NOTE: The only physical part of a black hole is the singularity. The other parts mentioned are mathematical boundaries. There is no physical barrier called an event horizon, but it marks the boundaries between types of space under the influences of the singularity.
Other parts of a black hole are present only in "active" black holes. The accretion disk is matter that has been trapped in orbit around the black hole. It will gradually be pulled into the hole. As it gets closer, its speed increases, and it also gains energy and begins to emit light. This is the radiation that astronomers can use to determine how much the black hole "weighs." By using the Doppler effect , astronomers can determine how fast the material is revolving around the black hole, and thus can infer its mass. Most black holes that have been found usually weigh several million solar masses.
No black hole has actually been imaged in a telescope. Actually, this is in itself impossible because, simply by definition, one cannot see "nothing." A black hole can only be spotted by observing how the material around it acts (inferred in the method in the previous paragraph). Through this method, astronomers have observed many dozens of black holes; they usually are found in the center of galaxies, and some believe that every galaxy harbors a black hole in its center.
What would happen if you were to fall into a black hole? As the you approach the black hole, your watch would begin to run slower than the watch of your colleagues on the spaceship. Also, your comrades notice that you begin to take on a reddish color. This is due to the warping of space in the vicinity of the hole. Then, just before you "enter" the hole (pass through the outer event horizon), your friends would see you apparently "frozen" there, just outside the event horizon and to them, your watch would have stopped (if they could observe it). They would never see you enter the hole, because at that distance from the singularity, an object must travel at the speed of light to maintain its distance. Thus your dim, red image would stay frozen in their eyes for as long as the hole exists.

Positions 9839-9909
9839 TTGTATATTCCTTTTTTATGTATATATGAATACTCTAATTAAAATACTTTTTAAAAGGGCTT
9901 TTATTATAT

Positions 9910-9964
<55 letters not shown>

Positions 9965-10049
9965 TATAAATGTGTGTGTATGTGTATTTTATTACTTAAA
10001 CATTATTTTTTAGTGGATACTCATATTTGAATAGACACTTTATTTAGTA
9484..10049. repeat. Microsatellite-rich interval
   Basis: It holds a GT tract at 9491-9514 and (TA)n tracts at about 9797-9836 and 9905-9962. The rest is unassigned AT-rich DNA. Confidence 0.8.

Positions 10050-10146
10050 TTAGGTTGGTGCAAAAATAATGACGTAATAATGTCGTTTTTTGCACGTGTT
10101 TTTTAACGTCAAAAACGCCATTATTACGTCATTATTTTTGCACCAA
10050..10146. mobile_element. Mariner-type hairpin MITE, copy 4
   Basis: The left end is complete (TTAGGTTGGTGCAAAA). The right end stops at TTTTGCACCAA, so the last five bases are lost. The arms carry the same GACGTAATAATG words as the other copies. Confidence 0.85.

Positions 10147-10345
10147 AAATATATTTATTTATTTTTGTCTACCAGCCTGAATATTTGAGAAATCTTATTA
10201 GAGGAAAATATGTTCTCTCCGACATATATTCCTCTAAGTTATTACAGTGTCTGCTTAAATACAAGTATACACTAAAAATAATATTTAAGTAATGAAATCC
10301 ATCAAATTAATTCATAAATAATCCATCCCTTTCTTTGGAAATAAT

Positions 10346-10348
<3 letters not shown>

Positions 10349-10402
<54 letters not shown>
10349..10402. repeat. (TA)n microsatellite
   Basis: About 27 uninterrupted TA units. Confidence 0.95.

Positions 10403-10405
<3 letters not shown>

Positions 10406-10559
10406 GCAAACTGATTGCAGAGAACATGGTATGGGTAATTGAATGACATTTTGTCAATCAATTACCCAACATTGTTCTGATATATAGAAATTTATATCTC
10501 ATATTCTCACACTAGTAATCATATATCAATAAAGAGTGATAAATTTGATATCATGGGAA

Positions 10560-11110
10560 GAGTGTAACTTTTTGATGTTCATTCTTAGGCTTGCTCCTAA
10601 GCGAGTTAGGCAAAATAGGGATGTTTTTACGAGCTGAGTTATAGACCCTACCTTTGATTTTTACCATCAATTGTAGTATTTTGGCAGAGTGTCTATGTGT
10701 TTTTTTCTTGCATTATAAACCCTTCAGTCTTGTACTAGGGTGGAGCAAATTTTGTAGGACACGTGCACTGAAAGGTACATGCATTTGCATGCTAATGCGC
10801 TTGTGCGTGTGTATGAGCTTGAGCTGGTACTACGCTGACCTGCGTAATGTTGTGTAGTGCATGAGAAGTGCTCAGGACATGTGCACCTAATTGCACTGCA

However, from your vantage point, as you enter the black hole, nothing has changed. As you look "out" of the hole, the universe still looks relatively normal. However, you are drawn towards the singularity, and cannot escape its grasp. At this point, modern physics does not know what would happen. The most likely outcome is that you are compacted into a miniscule size upon the singularity.
However, you would not actually survive the fall into the hole. The immense warping of space around the hole would cause a spaghettification effect - you would be pulled apart because your feet (assuming they went feet first) would be far greater than the force on your head, and they you would be pulled as one pulls dough into a rope. This would be rather unpleasant, as well as fatal.
The idea of a white hole is the opposite of a black hole, and is entertained more in science fiction than in actual science journals. Some believe it is the "other side" of a black hole. It is theorized to spew matter and energy out. A flaw in this theory, as many scientists have noted, is that the matter ejected from the white hole would accumulate in the vicinity of the hole, and then collapse upon itself, forming a black hole.